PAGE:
He also denounced what Stella Young described as “inspiration porn” – when people are gratuitously lauded with compliments for performing mundane tasks like getting out of bed or going shopping.

“We don’t need congratulations for that,” he told Mitchell.

“If we do fantastically in wheel chair marathons, absolutely we need congratulations. If we climb Mount Kilimanjaro, as Nick Gleeson did, as a person who’s totally blind, or run up and down the empire state building, we do.”

But to falsely flatter otherwise is part of what Innes calls “the soft bigotry of low expectations”.

The battle with RailCorp was emblematic of Innes’ commitment to law and legal apparatuses to challenge discrimination (he is trained as a lawyer), but it also demonstrated that Innes is a strong media performer, a skill perhaps derived from his passion for debating as a schoolboy.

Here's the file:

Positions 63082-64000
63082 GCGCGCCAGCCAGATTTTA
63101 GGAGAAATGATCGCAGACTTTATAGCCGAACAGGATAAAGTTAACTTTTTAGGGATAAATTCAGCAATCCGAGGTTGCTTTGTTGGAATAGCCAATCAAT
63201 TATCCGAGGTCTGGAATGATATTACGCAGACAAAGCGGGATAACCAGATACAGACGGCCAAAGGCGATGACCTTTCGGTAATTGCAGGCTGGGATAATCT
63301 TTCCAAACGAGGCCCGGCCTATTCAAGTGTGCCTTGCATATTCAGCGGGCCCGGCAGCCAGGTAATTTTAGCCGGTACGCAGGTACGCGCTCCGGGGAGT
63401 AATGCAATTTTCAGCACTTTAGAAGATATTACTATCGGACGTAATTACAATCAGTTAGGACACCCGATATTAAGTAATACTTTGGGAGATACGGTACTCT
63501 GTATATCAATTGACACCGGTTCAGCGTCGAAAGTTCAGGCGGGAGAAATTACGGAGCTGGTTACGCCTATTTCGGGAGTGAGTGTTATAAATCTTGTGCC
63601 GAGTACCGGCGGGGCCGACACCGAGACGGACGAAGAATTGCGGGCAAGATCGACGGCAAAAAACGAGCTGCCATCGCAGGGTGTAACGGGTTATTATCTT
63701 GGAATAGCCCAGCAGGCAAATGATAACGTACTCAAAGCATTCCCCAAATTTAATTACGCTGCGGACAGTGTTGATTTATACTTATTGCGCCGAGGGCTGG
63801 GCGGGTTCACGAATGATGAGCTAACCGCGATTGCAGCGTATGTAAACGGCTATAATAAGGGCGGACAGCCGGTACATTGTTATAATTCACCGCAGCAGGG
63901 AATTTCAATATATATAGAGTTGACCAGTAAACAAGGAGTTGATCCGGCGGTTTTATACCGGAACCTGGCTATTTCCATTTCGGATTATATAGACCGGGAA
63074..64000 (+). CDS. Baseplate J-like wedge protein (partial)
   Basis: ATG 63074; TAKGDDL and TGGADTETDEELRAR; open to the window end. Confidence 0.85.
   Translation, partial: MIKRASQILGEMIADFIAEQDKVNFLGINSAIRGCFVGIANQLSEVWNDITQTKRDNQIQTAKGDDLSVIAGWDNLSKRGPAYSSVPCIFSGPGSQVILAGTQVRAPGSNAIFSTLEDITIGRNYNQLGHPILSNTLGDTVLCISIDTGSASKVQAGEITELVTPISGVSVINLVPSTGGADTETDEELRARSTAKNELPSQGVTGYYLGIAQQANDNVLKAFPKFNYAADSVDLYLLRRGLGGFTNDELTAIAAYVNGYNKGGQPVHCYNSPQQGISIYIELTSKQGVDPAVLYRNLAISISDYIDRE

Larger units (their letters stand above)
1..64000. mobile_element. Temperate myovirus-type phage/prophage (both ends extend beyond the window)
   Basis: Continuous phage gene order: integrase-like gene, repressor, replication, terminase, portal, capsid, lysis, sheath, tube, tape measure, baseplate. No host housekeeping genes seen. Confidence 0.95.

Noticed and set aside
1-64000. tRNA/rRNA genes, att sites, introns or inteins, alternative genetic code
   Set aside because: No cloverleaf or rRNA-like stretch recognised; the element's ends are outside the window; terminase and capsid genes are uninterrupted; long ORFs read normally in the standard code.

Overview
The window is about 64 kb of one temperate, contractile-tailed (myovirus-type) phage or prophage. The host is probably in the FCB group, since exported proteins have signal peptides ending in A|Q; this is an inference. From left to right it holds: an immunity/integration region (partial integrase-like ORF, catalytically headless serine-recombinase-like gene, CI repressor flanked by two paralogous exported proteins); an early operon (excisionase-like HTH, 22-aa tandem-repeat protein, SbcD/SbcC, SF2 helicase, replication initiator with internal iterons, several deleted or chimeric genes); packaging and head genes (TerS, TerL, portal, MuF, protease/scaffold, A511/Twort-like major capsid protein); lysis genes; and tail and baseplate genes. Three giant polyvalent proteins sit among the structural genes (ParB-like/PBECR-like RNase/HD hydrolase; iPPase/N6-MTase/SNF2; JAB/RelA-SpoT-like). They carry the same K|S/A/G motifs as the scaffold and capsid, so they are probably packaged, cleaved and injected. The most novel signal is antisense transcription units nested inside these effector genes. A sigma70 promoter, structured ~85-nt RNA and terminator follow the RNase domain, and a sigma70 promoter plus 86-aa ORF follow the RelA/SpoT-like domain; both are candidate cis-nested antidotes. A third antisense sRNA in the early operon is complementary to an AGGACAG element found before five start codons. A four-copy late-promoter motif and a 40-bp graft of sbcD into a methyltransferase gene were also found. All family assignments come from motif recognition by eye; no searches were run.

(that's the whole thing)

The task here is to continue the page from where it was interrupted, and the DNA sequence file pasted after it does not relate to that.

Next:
Innes remains a strong orator, and his Wednesday address even got some hearts pumping among the sometimes moribund members of the National Press Club. Reading the transcript is a stirring experience (you can, and should, do so here).

Innes also has a good head for politics, even if it’s not of the electoral or party kind. I ask if he ever got frustrated seeing the worst of politics – expediency triumphing over good policy, the targeting of the most vulnerable when savings must be made. Surely these things got him down?

“Of course, that is an inevitable result of working on the development and implementation of policy,” Innes says. “Because if you’re doing that and you have a vision for change that you’re working towards, that’s always going to come into conflict with politics, which is the art of the possible, and which is a far more pragmatic process.